Running throughout any analysis of George Orwell’s attitudes to education must be the questions of precisely who was George Orwell, how did he think and what did he believe in? Robert Colls tackles these issues head on in George Orwell: English Rebel, arguing that what makes Orwell such a difficult subject is that in ‘his old school slang, he was a “scrub”: someone who liked to do what is not done’ (Colls 2013: 2). Consequently, George Orwell would be preoccupied with depicting his educational heritage as the victim of a totalitarian culture that had lied to him and bullied him as a snotty, smelly and unloved inferiority. Yet St. Cyprian’s educated eric Arthur Blair to win a scholarship at arguably the most prestigious school in the world. Blair was there because he was clever and Colls poignantly suggests: ‘Whatever else we learn of eric Arthur Blair, we should remember his natural gifts’ (ibid 13). While at eton he earned the right to wear flannels and it ‘afforded him some measure of independence which over the years grew into a mild delinquency’ (ibid: 14).
Colls concludes that it is never clear that Orwell and Blair are the same man. He decides George Orwell ‘is the decent englishman who goes into corners, puts himself to the test, and can be relied upon to speak the truth, or try to’ (ibid: 41). He defines Blair as ‘more like the writer Orwell left behind … [who] knows what he wants before he finds it’ (ibid). He accepts that over time Blair and Orwell grew inwards together, but it was also possible ‘that he never did rid himself of the basic split in who he was and who he wanted to be and, indeed, drew on it for insight and empathy’ (ibid 42).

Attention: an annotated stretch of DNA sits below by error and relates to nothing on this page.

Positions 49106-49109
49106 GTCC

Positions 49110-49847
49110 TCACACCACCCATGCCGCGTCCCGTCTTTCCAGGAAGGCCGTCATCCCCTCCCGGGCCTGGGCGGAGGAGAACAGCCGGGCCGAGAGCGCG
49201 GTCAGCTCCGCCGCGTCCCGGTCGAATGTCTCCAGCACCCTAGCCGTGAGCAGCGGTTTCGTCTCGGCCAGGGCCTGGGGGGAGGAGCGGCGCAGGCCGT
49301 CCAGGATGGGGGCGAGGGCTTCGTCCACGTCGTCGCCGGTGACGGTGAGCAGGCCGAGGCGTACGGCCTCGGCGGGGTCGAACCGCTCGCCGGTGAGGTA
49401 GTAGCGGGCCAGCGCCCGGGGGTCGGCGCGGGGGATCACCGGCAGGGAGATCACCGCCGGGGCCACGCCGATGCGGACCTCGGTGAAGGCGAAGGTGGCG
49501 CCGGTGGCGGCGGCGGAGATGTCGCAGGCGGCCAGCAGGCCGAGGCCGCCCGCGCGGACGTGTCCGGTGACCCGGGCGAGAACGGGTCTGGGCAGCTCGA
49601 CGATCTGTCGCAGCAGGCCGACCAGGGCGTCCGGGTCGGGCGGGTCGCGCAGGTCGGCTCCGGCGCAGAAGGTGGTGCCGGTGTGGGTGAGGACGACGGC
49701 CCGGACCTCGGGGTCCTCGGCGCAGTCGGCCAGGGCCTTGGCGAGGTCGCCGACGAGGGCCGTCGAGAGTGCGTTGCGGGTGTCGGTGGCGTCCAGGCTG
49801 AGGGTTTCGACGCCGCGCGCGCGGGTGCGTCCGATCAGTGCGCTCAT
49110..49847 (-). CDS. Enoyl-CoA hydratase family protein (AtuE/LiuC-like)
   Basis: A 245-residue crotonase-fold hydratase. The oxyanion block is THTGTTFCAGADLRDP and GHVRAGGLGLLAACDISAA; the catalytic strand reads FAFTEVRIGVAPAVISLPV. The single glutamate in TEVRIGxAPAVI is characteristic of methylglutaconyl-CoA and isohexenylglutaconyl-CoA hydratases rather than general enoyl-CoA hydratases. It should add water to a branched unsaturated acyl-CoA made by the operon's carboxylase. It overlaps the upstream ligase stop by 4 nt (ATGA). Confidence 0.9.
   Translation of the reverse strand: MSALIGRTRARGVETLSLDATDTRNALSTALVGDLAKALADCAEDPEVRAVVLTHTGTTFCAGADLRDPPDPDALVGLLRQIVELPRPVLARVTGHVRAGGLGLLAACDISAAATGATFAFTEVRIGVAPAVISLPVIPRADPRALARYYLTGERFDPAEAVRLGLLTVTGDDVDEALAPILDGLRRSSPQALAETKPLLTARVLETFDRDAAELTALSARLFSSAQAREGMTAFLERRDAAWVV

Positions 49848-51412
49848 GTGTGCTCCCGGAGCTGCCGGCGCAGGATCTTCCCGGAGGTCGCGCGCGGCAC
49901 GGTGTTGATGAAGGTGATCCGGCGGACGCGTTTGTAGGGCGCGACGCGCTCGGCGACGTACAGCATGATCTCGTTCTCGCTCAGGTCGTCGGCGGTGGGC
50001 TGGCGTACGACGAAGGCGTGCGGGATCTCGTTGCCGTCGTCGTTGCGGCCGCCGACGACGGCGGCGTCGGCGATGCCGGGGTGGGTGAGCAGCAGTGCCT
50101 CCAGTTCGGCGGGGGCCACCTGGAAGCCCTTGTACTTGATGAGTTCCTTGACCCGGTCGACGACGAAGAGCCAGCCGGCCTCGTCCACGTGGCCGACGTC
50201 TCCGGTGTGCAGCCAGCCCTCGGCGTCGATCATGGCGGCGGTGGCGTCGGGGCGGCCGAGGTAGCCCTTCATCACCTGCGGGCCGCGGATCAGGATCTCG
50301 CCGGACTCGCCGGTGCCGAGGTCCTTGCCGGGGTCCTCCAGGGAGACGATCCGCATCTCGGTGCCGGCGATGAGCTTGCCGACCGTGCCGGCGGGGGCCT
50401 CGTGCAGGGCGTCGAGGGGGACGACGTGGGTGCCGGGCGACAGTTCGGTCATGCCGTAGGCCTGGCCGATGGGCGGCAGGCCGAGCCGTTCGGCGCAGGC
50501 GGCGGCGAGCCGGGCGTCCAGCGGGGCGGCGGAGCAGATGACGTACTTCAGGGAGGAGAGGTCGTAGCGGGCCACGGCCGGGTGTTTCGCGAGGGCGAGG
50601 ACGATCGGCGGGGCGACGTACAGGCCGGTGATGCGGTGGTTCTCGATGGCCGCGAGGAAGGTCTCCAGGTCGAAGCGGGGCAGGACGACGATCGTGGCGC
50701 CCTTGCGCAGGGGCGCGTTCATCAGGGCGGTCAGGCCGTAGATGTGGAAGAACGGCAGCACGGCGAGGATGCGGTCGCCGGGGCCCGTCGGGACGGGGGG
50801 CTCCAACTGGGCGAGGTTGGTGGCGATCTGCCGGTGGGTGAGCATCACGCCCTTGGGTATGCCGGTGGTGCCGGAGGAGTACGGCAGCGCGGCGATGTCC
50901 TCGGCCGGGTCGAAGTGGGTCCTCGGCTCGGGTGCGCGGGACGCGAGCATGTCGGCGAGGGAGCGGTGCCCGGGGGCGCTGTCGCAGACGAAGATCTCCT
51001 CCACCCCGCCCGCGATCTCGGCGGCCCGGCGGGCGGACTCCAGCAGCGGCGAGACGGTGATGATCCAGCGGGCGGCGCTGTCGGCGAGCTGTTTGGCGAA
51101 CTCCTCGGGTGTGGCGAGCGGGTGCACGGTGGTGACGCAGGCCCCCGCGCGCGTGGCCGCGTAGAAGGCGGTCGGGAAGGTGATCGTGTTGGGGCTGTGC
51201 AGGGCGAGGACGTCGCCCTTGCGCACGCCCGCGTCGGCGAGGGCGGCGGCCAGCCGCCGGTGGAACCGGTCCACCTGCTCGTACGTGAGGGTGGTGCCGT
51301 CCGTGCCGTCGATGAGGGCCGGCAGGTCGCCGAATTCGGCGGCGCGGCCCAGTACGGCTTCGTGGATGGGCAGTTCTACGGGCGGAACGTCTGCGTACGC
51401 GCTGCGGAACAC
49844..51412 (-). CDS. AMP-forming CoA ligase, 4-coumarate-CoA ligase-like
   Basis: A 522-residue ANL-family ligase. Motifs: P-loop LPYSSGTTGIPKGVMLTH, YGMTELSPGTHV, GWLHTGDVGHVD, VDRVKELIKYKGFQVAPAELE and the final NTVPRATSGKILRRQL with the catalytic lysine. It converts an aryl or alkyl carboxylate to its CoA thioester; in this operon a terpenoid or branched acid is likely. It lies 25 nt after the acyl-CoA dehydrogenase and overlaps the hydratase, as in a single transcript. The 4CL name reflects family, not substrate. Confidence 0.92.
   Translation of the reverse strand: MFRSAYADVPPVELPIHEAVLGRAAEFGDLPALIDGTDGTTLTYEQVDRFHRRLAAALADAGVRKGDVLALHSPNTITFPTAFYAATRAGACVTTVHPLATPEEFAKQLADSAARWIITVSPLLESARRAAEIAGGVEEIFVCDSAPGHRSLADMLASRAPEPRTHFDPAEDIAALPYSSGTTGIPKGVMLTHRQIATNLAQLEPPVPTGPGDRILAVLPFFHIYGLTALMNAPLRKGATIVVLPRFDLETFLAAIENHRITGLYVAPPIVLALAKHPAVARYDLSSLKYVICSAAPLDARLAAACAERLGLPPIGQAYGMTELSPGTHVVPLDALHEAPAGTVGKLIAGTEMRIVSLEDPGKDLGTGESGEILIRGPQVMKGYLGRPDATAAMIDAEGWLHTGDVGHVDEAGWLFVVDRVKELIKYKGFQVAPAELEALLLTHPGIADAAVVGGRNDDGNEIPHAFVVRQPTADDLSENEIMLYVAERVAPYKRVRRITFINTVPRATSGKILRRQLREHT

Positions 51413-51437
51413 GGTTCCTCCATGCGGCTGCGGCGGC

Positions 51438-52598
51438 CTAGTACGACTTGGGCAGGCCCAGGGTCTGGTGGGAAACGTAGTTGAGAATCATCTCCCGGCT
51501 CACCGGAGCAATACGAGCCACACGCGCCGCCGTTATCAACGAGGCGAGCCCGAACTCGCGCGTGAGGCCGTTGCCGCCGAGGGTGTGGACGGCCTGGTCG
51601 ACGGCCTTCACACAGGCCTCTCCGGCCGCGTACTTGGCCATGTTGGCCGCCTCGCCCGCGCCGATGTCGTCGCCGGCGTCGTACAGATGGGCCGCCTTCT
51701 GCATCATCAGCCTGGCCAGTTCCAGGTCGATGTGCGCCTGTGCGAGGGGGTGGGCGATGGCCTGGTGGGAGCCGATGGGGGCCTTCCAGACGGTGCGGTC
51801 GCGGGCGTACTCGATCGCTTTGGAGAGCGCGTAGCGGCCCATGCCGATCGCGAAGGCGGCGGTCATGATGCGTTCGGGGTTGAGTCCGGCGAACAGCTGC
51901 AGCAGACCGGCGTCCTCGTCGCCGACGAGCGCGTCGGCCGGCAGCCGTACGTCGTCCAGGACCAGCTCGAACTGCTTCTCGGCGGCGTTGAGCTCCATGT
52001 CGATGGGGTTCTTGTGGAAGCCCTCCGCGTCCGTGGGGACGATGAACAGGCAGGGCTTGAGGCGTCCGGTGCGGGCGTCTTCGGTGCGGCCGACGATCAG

Private tutoring and teaching in west London
Bernard Crick quoted at great length the affectionate remembrance of Professor Eichard Peters having Eric Arthur Blair as a private tutor when a schoolboy in Southwold in 1930: ‘He was a mine of information on birds, animals, and the heroes of boys’ magazines. … But of all the activities which we indulged in with him, the one that stands out in my memory most is the making of bombs’ (Crick 1982: 209-210). Blair spent so much time blowing up various parts of his tutee’s garden that they coined a kind of war cry ‘Blarry Boy for Bolshie Bombs’, ‘Blarry Boy’ having become Mr Blair’s somewhat irreverent nickname. In 1932, after several years of dossing and writing, the emergent George Orwell taught in two private schools in West London. He had neither a degree nor teaching qualification though they still employed him because of the prestige of his famous former school and posh accent. Colls says: ‘They were just about the worst places on earth Orwell could have chosen to work in’ (Colls 2013: 35). The exhaustion of doing his best for his students and striving to write his next novel probably contributed to pneumonia and the end of his teaching career. What Orwell saw as high profit racketeering in private middle-class schooling would inform his rather Dickensian depiction of Mrs Creevy’s Ringwood House in his novel A Clergyman’s Daughter, where the medium paying parents would have children whose ears were twisted because they left no marks. Mrs Creevy’s advice to her new teacher Dorothy on how to punish the children of bad payers was: ‘I don’t care what you do to that lot – well, short of a police-court case, naturally’ (Orwell 1964 : 181-182).